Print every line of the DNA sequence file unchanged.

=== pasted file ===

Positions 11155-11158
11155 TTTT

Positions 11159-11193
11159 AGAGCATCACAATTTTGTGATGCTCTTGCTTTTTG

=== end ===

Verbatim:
Positions 11155-11158
11155 TTTT

Positions 11159-11193
11159 AGAGCATCACAATTTTGTGATGCTCTTGCTTTTTG